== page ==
He also recently released a Whitney Houston tribute video. "It's my tribute to her song, "Exhale (Shoop Shoop)," Thicke says. "It's a very meaningful video to me. I've gotten a real nice response from it, and I'd like as many people to see it as possible. I never had the honor of meeting her personally, but her voice and her music inspired me tremendously when I was growing up."
WHAT KIND OF MUSICAL EDUCATION DID YOU HAVE?
I just taught myself. I had a piano lesson or two when I was about 11. After that, I didn't touch the piano for six months, but then I just sat down one day and started playing the songs I heard on the radio.
DO YOU THINK OF MUSIC AND TV AS A FAMILY BUSINESS?
Entertainment is a family business, that's for sure! Music has always been prevalent in both sides of my family, including my grandfather, who was a jazz saxophonist, and my grandmother, who was a classically trained pianist. My mom's a singer. My dad's a songwriter. My uncle has been the head writer of America's Funniest Home Videos since the show started. When my brother was 10, he was the voice of Dennis in the Dennis the Menace cartoon. So yeah, I'm about as Hollywood as it gets.
DID YOU ALWAYS ASSUME YOU'D GO INTO ENTERTAINMENT?
For me it wasn't just entertainment - it was music specifically. When I was seven years old I could copy Michael Jackson pretty well vocally, and I would get a lot of attention for it. I started performing for the family every opportunity I had when I was about that age. By the time I was 12 or 13 I was playing the piano, and I would perform for anyone who wanted to listen.
YOU HAVE MANY DIFFERENT MUSICAL INFLUENCES, FROM CLASSIC SOUL TO HIP HOP. WHAT'S THE COMMON GROUND BETWEEN ALL THE MUSIC THAT INSPIRES YOU?
The common ground, I think, is some type of expression of the soul. I think my music and the people that I like the most are very passionate, soulful songwriters and singers, whether it's Bob Dylan or Bob Marley, Marvin Gaye, Stevie Wonder, or Michael Jackson. All those people wrote from the bottom of their souls, and they all tried to bring the world closer together in some way. They all wanted to heal the world with their music.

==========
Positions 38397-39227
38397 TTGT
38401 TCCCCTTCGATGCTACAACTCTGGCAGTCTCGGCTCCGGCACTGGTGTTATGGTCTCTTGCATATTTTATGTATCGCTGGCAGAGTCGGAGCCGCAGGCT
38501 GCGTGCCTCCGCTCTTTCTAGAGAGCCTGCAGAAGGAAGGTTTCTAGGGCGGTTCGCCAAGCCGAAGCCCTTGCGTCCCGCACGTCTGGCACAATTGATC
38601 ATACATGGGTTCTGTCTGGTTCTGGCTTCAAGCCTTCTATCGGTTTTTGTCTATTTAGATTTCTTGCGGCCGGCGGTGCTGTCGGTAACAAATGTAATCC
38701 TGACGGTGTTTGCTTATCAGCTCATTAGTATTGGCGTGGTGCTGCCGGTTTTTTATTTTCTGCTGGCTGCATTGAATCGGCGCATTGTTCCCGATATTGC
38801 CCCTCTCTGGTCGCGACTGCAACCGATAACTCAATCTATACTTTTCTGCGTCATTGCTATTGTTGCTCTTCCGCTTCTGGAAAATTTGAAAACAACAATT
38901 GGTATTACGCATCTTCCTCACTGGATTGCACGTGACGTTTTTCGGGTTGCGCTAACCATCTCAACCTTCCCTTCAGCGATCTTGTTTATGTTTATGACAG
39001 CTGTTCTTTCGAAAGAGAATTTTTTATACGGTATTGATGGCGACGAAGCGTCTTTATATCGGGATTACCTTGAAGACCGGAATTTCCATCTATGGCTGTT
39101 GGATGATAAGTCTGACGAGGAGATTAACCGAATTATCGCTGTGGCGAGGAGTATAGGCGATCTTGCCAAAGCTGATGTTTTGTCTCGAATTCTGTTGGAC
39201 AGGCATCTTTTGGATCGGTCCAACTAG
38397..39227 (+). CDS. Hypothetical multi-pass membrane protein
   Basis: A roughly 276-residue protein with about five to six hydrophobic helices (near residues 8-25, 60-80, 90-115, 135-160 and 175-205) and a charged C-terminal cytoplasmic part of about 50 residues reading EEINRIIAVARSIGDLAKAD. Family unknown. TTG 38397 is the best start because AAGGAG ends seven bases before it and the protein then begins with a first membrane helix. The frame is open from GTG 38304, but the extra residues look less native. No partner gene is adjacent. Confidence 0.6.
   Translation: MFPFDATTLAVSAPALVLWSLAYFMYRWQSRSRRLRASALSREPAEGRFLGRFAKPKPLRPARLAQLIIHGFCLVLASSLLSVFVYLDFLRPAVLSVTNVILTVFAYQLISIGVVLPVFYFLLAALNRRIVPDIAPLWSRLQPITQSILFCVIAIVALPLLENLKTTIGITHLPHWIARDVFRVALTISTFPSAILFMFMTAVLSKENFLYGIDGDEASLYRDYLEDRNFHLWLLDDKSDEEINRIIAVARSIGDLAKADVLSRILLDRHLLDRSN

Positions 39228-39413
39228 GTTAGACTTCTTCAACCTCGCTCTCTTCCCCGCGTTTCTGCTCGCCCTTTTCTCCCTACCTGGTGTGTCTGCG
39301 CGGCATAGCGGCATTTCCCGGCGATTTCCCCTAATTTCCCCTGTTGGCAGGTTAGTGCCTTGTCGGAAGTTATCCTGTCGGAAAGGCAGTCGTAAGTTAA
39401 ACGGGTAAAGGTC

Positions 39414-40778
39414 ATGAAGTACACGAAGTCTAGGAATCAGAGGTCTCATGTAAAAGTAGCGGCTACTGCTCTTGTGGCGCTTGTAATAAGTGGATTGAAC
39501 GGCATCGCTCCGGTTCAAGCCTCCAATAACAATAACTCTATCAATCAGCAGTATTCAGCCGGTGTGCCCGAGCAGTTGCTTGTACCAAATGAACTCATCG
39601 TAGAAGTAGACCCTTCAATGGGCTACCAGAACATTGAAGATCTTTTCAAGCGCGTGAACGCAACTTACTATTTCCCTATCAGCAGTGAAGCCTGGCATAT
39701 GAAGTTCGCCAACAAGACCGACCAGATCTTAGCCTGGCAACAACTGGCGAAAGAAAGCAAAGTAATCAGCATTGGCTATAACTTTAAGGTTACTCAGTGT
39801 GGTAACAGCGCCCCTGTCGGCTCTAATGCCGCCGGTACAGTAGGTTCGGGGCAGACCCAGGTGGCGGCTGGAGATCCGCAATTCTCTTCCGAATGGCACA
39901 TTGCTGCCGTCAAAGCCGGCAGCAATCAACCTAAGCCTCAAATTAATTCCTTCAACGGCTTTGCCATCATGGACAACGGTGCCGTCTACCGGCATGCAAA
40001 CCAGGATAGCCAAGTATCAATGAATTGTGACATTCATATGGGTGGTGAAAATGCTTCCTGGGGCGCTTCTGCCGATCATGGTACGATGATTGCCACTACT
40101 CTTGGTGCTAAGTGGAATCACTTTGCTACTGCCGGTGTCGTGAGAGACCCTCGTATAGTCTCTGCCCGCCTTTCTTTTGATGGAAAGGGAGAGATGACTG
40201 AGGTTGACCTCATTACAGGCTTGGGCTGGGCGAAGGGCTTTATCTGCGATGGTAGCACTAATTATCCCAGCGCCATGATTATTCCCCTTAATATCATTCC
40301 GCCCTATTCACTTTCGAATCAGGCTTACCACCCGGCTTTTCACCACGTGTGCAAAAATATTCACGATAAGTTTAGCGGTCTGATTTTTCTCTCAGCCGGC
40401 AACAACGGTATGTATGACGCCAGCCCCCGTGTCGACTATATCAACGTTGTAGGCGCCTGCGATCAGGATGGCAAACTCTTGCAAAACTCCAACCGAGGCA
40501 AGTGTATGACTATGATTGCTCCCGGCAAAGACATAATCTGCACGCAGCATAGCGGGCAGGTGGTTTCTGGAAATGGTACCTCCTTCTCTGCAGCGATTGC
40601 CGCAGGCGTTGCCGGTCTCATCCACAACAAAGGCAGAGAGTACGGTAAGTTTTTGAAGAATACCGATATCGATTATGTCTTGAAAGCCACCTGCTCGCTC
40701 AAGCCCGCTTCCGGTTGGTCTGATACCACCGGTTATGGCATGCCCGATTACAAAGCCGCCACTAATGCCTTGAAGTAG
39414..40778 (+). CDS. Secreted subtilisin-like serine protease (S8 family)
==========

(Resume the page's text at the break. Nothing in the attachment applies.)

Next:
HOW DO YOUR SONGS CHANGE WHEN YOU WRITE FOR OTHER SINGERS?
Actually, I haven't really written for anyone else in about ten years. I wrote a couple things for Usher, and something for Mary J. Blige, and I did a few songs with Lil Wayne. But that's about it, because once I started making my own music, it just became too personal for me to really write for anyone else.
ON DUETS, PEOPLE HAVE PERFORMED SONGS YOU'VE WRITTEN.
On the first episode, yeah, but I didn't really pay much attention to it. It wasn't "good "or "bad" to me. It was just nice to mix it up a little bit.
DO YOU LIKE IT WHEN OTHER SINGERS COVER YOUR SONGS?
Oh, yeah, I always love that. There's no higher form of flattery than to be copied!
IT'S ALWAYS HARD TO DO A COVER THAT'S BETTER THAN THE ORIGINAL.
Yeah. [Laughs.] Unless you're Otis Redding.
“Nothing compares to a real piano, but the Motif is as good as it gets.”
WHAT ARE SOME OF YOUR FAVORITE COLLABORATIONS SO FAR?
Well, Mary J. Blige is one of the great singers - great people! - of my generation. It was a true honor to work with her. And working with Lil Wayne was incredible. I think he's the Bob Dylan of our time, in terms of his skill with words and his ability to manipulate phrases. He comes up with things so quickly, without even writing anything down. He's as good as it gets. He's a genius.
HOW DID YOU BECOME INVOLVED IN THE DUETS SHOW?
They just called me up and asked me if I wanted to do a singing show. I said, "Not really." But then they said, "But you'll get to sing on every episode!" Well, I love to perform and sing, so that was the deal for me. I was like, "Okay, well, if I get to do my thing every show, then that sounds fun!"
IF IT WERE COMPLETELY UP TO YOU, WHAT QUALITIES WOULD YOU BE LOOKING FOR IN THE SINGERS WHO APPEAR ON THE SHOW?
You've just got to have that extra bit of confidence. You've got to be able to get up there and let it go, and not worry about how it's received. I think a lot of singers give too much, or they don't give enough. There's always just that right amount of giving that makes a performer special.
WHAT ADVICE WOULD YOU GIVE AN ARTIST WHO'S APPEARING ON TV FOR THE FIRST TIME?
I would say just enjoy yourself the way you do when you're singing in front of the mirror with nobody watching. Try to connect with the spirit that makes you love music and want to perform it. You have to be feeling what the song is about. If you worry about what everybody's thinking, then you're not in the moment of the lyric.
(Photography Credit: Rob Shanahan)